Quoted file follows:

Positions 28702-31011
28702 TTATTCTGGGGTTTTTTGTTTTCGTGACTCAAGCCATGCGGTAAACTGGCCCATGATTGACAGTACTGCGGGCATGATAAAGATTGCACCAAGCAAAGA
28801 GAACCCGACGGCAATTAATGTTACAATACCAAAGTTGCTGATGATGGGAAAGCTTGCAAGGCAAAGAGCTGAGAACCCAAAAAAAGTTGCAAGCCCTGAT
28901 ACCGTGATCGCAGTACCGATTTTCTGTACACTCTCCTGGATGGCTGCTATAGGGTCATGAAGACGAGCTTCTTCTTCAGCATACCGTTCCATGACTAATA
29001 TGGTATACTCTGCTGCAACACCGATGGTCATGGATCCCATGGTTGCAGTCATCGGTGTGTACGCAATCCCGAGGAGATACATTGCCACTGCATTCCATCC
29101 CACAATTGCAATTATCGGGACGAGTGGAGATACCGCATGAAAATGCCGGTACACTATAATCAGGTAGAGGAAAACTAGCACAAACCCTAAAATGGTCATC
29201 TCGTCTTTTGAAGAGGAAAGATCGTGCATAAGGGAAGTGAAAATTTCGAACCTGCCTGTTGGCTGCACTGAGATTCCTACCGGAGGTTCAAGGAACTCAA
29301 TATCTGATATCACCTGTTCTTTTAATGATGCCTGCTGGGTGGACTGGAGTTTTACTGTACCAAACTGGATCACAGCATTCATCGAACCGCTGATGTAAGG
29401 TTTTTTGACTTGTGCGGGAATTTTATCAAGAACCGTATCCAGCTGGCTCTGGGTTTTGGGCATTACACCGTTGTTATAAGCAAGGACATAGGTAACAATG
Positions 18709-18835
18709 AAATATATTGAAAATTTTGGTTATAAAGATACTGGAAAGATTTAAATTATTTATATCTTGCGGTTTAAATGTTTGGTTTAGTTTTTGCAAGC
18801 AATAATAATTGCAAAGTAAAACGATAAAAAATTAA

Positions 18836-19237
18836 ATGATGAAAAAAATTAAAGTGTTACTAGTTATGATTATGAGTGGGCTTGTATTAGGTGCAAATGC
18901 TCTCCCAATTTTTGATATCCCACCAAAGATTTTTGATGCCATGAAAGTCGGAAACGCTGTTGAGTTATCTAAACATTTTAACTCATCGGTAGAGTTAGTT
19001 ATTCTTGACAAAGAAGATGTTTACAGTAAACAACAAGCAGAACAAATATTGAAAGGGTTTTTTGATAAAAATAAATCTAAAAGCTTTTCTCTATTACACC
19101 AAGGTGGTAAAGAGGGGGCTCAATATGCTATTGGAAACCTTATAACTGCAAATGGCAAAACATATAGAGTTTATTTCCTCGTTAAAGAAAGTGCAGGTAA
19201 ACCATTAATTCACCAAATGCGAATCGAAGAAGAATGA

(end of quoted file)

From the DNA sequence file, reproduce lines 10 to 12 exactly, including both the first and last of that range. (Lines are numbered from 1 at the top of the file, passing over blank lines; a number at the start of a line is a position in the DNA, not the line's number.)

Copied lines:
Positions 18709-18835
18709 AAATATATTGAAAATTTTGGTTATAAAGATACTGGAAAGATTTAAATTATTTATATCTTGCGGTTTAAATGTTTGGTTTAGTTTTTGCAAGC
18801 AATAATAATTGCAAAGTAAAACGATAAAAAATTAA